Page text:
Commenced in January 2007
Frequency: Monthly
Edition: International
Paper Count: 30382
Design of Stainless Steel Implant for Fractured Distal Femur

Authors: Abhishek Soni, Bhagat Singh

Abstract:

Perfect restoration of fractured distal femur has been a challenging task for the medical practitioners. In the present study, model of a fractured bone has been created using the scan data of the damaged bone. Thereafter, customized implant of Stainless Steel (SS-316L) for this fractured femur bone is modeled using the reverse engineering approach. Clinical set-up is prepared by assembling all the models together. Stress and deformation analysis of this clinical set-up has been performed in order to check the load bearing capacity and intactness of the joint. From this analysis, it has been inferred that the stresses and deformation developed due to the static load of the person is within the permissible limits.

Keywords: Reverse Engineering, Biomechanical evaluations, customized implant, stainless steel alloy

Digital Object Identifier (DOI): doi.org/10.5281/zenodo.

Procedia APA BibTeX Chicago EndNote Harvard JSON MLA RIS XML ISO 690 PDF Downloads 47

References:


[1] OTS Canadian, “Nonunion following intramedullary nailing of the femur with and without reaming. Results of a multicenter randomized clinical trial,” The Journal of Bone and Joint Surgery American Volume, vol. 85, pp. 2093-2096, 2003.
[2] M. J. Beltran, J. L. Gary and C. A. Collinge, “Management of distal femur fractures with modern plates and nails: state of the art,” Journal of Orthopaedic Trauma, vol. 29, pp. 165-172, 2015.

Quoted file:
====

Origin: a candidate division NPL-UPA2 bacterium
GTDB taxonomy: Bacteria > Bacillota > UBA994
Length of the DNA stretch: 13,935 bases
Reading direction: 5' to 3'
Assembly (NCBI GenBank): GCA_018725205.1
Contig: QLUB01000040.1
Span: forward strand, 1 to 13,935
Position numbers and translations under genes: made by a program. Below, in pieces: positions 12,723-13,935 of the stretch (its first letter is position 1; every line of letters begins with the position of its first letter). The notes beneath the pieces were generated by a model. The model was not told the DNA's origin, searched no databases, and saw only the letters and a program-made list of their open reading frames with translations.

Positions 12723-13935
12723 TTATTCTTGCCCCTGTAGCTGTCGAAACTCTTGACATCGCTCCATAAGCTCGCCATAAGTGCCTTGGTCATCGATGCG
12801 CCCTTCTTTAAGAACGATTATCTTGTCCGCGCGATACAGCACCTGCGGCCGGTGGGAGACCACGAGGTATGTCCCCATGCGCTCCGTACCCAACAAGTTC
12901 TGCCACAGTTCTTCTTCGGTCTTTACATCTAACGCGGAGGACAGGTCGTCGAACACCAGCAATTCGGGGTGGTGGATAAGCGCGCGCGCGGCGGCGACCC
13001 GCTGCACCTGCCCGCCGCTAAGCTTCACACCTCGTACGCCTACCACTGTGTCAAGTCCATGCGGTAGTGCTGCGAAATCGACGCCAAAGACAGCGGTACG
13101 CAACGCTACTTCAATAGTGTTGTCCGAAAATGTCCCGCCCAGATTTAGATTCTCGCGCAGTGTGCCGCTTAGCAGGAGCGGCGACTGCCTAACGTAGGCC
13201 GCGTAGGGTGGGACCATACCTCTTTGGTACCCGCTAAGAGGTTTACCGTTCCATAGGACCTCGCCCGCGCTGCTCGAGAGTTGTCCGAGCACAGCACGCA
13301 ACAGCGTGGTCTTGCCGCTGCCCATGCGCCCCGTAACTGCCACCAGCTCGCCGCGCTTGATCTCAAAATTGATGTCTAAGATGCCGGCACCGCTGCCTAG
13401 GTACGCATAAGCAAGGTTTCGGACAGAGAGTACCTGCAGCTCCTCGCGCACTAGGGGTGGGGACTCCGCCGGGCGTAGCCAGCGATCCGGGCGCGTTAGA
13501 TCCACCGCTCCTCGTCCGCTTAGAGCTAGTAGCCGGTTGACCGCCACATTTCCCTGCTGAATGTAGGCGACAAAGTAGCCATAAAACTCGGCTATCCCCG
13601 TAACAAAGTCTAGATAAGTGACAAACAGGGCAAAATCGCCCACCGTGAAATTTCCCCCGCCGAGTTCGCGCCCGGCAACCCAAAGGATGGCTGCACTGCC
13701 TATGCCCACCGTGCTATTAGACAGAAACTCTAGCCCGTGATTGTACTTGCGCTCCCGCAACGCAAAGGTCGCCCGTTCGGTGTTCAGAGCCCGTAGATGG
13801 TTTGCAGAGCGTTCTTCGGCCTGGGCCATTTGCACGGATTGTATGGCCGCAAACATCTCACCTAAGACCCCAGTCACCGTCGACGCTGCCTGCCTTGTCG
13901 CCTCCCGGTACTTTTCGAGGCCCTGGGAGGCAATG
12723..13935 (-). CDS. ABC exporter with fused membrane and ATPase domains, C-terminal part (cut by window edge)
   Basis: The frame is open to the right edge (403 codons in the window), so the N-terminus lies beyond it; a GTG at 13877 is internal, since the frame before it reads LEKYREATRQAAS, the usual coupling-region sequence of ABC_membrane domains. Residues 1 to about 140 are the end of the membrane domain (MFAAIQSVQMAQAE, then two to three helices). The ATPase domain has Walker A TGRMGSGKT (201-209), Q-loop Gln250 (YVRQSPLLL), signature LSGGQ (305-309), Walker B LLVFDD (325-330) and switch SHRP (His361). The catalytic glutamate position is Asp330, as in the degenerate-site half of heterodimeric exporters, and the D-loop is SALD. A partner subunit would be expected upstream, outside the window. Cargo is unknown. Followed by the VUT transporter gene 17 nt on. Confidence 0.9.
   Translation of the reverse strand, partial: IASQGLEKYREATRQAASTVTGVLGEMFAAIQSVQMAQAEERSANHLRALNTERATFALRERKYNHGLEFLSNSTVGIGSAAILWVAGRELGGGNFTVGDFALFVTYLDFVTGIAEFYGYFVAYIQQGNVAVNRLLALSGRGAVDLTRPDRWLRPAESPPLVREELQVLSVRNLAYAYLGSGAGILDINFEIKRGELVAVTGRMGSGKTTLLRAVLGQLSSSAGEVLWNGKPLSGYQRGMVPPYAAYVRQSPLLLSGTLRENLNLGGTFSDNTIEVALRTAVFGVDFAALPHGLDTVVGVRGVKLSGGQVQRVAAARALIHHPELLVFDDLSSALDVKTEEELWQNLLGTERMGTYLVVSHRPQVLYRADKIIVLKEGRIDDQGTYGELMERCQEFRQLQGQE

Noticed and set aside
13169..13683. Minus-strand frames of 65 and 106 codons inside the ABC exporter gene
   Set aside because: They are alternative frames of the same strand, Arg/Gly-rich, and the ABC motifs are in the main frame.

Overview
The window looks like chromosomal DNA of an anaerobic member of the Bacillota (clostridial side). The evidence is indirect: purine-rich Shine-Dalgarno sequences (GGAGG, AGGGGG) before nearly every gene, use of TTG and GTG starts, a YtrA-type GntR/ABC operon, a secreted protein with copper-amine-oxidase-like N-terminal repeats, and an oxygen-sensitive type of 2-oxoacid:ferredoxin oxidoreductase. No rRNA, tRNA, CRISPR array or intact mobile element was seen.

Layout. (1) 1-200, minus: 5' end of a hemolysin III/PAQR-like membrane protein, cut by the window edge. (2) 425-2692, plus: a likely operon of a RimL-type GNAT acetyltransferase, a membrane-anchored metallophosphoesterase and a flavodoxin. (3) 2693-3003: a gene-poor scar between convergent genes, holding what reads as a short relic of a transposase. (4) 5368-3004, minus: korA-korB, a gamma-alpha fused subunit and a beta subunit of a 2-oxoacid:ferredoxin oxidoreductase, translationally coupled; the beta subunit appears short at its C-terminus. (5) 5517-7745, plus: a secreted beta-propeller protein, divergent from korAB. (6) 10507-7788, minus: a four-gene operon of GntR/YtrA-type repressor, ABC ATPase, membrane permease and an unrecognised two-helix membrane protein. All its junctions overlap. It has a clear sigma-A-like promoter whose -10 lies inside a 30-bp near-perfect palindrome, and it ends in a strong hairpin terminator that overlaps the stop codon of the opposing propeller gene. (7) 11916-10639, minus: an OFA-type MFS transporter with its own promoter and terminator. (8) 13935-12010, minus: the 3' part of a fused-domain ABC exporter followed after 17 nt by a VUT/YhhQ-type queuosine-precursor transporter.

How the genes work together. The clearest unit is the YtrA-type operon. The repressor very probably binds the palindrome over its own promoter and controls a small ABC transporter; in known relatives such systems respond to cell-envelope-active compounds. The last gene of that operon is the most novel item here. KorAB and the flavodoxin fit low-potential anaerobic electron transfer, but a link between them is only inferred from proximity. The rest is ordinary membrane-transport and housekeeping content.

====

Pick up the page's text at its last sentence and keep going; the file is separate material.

[3] A. K. Gangavalli, C. O. Nwachuku, “Management of distal femur fractures in adults: an overview of options,” Orthopedic Clinics, vol. 47, pp. 85-96, 2016.
[4] R. Reina, F. E. Vilella, N. Ramírez, R. Valenzuela, G. Nieves and C. A. Foy, “Knee pain and leg-length discrepancy after retrograde femoral nailing,” American Journal Of Orthopedics, vol. 36, pp. 325, 2007.
[5] M. Malik, P. Harwood, P. Diggle and S. Khan, “Factors affecting rates of infection and nonunion in intramedullary nailing,” The Journal of Bone and Joint Surgery British Volume, vol. 86, pp. 556-560, 2004.
[6] T. J. Lujan, C .E. Henderson, S. M. Madey, D. C. Fitzpatrick, J. L. Marsh and M. Bottlang, “Locked plating of distal femur fractures leads to inconsistent and asymmetric callus formation,” Journal of Orthopaedic Trauma, vol. 24, pp. 156-162, 2010.
[7] W. M. Ricci, P. N. Streubel, S. Morshed, C. A. Collinge, S. E. Nork and M. J. Gardner, “Risk factors for failure of locked plate fixation of distal femur fractures: an analysis of 335 cases,” Journal of Orthopaedic Trauma, vol. 28, pp. 83-89, 2014.
[8] A. Gefen, “:Optimizing the biomechanical compatibility of orthopedic screws for bone fracture fixation,” Medical Engineering & Physics, vol. 24, pp. 337-347, 2002.
[9] Y. P. Lin, C. T. Wang and K. R. Dai, “Reverse engineering in CAD model reconstruction of customized artificial joint,” Medical Engineering & Physics, vo. 27, pp. 189-193, 2005.
[10] N. Narra, J. Valášek, M. Hannula, P. Marcián, G. K. Sándor, J. Hyttinen and J. Wolff, “Finite element analysis of customized reconstruction plates for mandibular continuity defect therapy,” Journal of Biomechanics, vol. 47, pp. 264-268, 2015.
[11] D. S. Shin, K. Lee and D. Kim, “Biomechanical study of lumbar spine with dynamic stabilization device using finite element method,” Computer-Aided Design, vol. 39, pp. 559-567, 2007.